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River Otter

River Otter is a carnivore mammal belongs to the genus Lontra and the order Carnivora. The species Lontra canadensis is the most abundant otter and is also known as Canadian otter or North American river otter.

These solitary otters have an average lifespan of 12 years and weigh up to 10 to 33 pounds. They can be usually found in North America in freshwater and marine habitats.

River Otter Description

On their lighter underside, they have grey or brown fur. Their short dense underfur is covered by coarse darker hair that helps to repel water. They have streamlined muscular bodies with short legs and webbed feet that have non-retractable claws.

They have long necks and small heads. Their tails comprise 40% of their body length and have muscular flattened tails. They are excellent swimmers as they have muscular tails and webbed feet that aid them to move swiftly through waters. They close their nostrils and ears before diving underwater.

They can stay up to 4 minutes underwater. They may live in pairs or maybe alone. They can extend their home range to be as large as 78 square kilometers but usually, they occupy much smaller territories that measure up to 3-15 square miles.

They mark their home range by defecating, scratching, urinating, or rubbing their scent glands on trees and rocks. The size of the home range varies according to their needs.

They form groups to socialize and have playful behavior. This playful behavior also adapts them to social skills like fighting and hunting.

River Otter Food

They are carnivorous nocturnal hunters. They prey on aquatic organisms like fish, insects, turtles, and small mammals. They may also hunt on land and may travel up to 18 miles foraging for food. They may hunt either alone or in pairs.

River Otter Mating and Predators

They make their dens in abandoned burrows or empty holes alongside the water. They prefer riparian zones as their habitat. These places will have underwater entrances such that they can access them from the water itself.

Their breeding season is late winter to early spring. The clutch size can vary from 1 to 3 pups that are blind when they are born. The pups are dependent on their mothers and in 2 months they learn to swim.

Their predators include alligators, bobcats, coyotes, and raptors. They became vulnerable due to pollution and habitat loss. Several groups have initiated programs to conserve natural populations.

Fun Facts about River Otters!

These underwater acrobats love sliding down just for fun, they are playful and have a social behavior. They have evolved adaptations that help to inhabit the environments they live in.

Thermoregulation and Metabolic Rate: These aquatic mammals inhabit a range of habitats ranging from temperate to very cold environments. It is harder to conserve heat energy underwater as heat conductivity can be 27 times faster than in air.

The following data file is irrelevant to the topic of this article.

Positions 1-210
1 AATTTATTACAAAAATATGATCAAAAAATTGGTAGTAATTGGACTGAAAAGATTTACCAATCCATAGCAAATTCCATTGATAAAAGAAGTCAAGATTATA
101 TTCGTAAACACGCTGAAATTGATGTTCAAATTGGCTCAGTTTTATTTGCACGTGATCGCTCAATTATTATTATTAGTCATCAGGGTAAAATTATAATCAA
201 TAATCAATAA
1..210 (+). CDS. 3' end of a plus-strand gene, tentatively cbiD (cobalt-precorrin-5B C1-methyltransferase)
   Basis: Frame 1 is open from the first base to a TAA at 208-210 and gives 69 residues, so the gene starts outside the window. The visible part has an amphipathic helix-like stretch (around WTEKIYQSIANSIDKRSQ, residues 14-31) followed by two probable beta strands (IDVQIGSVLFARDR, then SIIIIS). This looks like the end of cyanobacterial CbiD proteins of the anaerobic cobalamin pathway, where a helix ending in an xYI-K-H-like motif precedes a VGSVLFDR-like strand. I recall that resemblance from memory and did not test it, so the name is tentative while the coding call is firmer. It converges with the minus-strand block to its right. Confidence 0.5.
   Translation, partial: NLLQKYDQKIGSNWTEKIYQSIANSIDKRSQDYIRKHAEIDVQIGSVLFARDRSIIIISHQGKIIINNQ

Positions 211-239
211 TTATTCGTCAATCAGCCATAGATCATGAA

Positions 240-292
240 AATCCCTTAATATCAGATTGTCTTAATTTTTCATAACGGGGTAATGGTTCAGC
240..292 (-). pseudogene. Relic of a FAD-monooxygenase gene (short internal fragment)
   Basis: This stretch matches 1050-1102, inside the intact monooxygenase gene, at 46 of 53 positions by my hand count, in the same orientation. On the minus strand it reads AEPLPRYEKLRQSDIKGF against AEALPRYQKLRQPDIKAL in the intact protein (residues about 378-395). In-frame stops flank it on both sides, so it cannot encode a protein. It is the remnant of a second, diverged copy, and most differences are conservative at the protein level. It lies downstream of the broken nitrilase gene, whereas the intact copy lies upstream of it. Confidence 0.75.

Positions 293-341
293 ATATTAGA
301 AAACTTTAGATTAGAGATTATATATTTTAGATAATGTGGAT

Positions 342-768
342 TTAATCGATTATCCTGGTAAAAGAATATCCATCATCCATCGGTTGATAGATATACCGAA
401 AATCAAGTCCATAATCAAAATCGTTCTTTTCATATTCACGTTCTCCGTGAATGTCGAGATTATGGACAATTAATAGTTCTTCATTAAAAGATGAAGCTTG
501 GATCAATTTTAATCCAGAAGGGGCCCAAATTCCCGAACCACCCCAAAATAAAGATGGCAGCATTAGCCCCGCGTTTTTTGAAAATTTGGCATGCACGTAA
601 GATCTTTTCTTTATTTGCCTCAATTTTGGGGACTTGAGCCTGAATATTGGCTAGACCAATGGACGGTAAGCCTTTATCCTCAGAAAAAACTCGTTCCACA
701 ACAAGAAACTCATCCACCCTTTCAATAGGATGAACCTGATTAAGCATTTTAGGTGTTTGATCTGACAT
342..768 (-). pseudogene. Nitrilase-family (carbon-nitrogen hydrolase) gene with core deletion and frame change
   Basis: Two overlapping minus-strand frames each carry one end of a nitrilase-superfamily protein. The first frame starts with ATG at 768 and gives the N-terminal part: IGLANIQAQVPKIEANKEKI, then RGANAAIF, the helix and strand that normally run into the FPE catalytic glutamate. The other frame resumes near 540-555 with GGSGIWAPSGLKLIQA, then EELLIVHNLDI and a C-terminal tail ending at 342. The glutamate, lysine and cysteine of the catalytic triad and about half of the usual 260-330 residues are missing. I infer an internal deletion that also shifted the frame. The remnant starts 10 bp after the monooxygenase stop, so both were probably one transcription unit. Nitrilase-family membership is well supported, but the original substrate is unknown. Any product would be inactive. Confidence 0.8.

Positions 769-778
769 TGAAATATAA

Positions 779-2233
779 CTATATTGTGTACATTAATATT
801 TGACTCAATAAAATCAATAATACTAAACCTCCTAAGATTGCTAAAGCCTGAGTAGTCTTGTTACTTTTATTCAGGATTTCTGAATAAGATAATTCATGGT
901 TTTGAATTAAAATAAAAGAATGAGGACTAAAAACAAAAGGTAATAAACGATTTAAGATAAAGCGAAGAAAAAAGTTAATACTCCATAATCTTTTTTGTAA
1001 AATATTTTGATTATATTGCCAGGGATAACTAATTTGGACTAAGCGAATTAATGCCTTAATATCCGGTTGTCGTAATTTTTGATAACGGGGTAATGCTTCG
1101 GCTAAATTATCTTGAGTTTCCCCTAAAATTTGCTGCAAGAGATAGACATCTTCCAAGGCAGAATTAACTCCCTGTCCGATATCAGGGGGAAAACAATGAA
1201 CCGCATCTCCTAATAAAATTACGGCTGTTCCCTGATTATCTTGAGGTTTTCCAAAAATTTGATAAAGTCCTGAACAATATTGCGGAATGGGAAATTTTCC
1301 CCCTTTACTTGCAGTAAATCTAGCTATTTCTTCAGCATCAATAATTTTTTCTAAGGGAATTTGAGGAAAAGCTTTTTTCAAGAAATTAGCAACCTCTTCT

Aquatic mammals will lose heat rapidly even in warm waters. Otters counteract this heat loss by evolving a having higher metabolic rate up to 50 percent higher compared with similar size land mammals.

A greater metabolic rate helps to conserve and produce more body heat. This also demands more calories so otters might need to regularly ingest food.

Embryo Diapause: These aquatic mammals also have a physiological adaptation that ensures the survival of their young ones. Even though otters mate in early spring, the embryos formed do not attach to the uterus for 8-9 months, instead, they are free-floating and lie dormant in the uterus.

This strategy of delayed implantation is referred to as embryo diapause. This occurs so that females will not have to nurse their young during winters. The gestation in otters lasts 60 days, and the young are born in the following March.

This phenomenon is also seen in several other animals like seals, bears, and armadillos, where the embryo implantation is delayed till conditions are favorable.

For instance, bears breed during early summer or late spring. The females spend most of their time trying to increase their body fat.

When the required body fat has been accumulated, she will retreat to her den and then the eggs will implant. This method increases the survival rate of both the young and their mother.

Scent Communication: They employ their scent glands to mark their home ranges. These scent glands can be found at their tail’s end region; they also deposit their scent on dung that is known as spraint. T

his spraint is deposited along the boundaries of their territories in less visible regions like on boulders. These deposits may be found 40-70 meters apart. Each scent is different and unique and is informative of the age, identity, and sex of the otter.

Other animals like West African Civet, rabbits, and hippopotamus also use dung to mark their marker posts. Male hippos may engage their tails to distribute their excrement.

River Otter Citations
  • Primary Pleural Squamous Cell Carcinoma in a Free-Ranging River Otter ( Lontra canadensis). J Wildl Dis . 2019 Jul;55(3):728-732.
  • Metal contamination of river otters in North Carolina. Environ Monit Assess . 2020 Jan 28;192(2):146.
  • The Gut Microbial Community Structure of the North American River Otter (Lontra canadensis) in the Alberta Oil Sands Region in Canada: Relationship with Local Environmental Variables and Metal Body Burden. Environ Toxicol Chem . 2020 Dec;39(12):2516-2526.
  • Variation in Neotropical river otter (Lontra longicaudis) diet: Effects of an invasive prey species. PLoS One . 2019 Oct 3;14(10):e0217727. 

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